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High sugar diets can shorten life expectancy

Researchers say obesity isn’t to blame in some cases

Photo (c) belchonock - Getty Images
Though researchers have found that consumers are most likely to pass on foods high in sugar when trying to make healthy choices, a new study has explored the risks associated with high sugar intake. 

In a study conducted on fruit flies, the researchers learned that diets high in sugar can shorten life expectancy, but not because of obesity. Though metabolic issues are a concern, the researchers learned that too much sugar causes an increase in uric acid, which can lead to several other health issues. 

“Just like humans, flies fed a high-sugar diet show many hallmarks of metabolic disease -- for instance, they become fat and insulin resistant,” said researcher Dr. Helena Cochemé. “Obesity and diabetes are known to increase mortality in humans, and so people always assumed that this was how excess sugar is damaging for survival in flies.” 

Limiting sugar intake

The researchers conducted their study on fruit flies, keeping them on a high-sugar diet for the duration of the study. As Dr. Cochemé explained, the flies responded as expected to the excess sugar, though there were some interesting discoveries. 

They found that even though the flies had gained weight and were showing early signs of diabetes, they also started developing higher levels of uric acid. The researchers explained that a build-up of uric acid can increase the risk for kidney stones and gout, as the molecule is typically responsible for flushing out toxins in the body.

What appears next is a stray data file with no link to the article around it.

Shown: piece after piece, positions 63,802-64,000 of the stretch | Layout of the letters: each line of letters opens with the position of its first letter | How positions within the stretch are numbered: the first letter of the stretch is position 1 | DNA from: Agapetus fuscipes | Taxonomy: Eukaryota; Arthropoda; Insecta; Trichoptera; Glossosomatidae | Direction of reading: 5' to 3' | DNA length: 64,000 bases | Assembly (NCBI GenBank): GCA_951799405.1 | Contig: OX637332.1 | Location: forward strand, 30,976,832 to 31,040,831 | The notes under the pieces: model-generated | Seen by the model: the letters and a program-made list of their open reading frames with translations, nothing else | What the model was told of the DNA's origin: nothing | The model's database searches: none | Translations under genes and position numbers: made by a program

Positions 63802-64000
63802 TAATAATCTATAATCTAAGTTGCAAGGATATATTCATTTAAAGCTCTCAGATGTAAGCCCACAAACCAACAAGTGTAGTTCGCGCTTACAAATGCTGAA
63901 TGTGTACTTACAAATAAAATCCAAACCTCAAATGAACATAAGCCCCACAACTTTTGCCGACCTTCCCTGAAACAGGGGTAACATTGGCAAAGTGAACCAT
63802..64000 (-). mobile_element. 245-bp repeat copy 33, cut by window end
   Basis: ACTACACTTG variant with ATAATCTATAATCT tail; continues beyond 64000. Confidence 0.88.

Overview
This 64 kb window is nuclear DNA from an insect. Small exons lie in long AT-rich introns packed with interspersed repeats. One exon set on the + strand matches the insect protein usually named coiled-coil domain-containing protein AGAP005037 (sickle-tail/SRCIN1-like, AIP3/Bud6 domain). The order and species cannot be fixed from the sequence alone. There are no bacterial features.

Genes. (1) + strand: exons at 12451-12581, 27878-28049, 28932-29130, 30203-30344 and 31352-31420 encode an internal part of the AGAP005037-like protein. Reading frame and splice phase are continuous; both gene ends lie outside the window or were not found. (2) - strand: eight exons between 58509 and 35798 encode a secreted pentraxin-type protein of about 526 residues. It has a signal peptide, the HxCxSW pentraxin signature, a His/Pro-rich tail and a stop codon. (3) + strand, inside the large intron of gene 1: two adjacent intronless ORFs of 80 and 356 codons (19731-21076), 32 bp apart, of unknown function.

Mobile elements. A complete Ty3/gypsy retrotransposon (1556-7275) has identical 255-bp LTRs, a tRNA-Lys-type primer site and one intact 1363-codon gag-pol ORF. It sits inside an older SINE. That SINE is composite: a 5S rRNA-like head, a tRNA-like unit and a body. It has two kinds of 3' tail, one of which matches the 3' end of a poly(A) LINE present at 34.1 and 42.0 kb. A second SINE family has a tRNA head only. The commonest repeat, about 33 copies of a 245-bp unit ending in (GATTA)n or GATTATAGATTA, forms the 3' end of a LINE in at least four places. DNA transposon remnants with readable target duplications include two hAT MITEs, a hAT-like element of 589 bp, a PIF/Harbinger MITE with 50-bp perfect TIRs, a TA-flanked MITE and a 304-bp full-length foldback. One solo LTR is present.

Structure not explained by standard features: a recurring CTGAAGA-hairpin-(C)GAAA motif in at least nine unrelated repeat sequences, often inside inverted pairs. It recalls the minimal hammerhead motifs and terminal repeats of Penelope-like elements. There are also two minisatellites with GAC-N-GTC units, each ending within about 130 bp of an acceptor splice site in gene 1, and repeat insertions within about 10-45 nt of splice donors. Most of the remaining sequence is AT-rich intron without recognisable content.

Though that is certainly cause for concern, the study also revealed that having an adequate water supply helped the flies combat the uric acid build-up and boost their health overall. 

“Water is vital for our health, yet its importance is often overlooked in metabolic studies,” said Dr. Cochemé. “Therefore, we were surprised that flies fed a high-sugar diet did not show a reduced lifespan, simply by providing them with an extra source of water to drink. Unexpectedly, we found that these flies still exhibited the typical metabolic defects associated with high dietary sugar.” 

Even though water helped the flies, the researchers explained that they were still unhealthy because of the high sugar consumption; the results showcase how important it is for consumers to limit their sugar intake.

“There is substantial evidence that what we eat influences our life expectancy and our risk for age-related diseases. By focusing on the purine pathway, our group hopes to find new therapeutic targets and strategies that promote healthy ageing.” said Dr. Cochemé.

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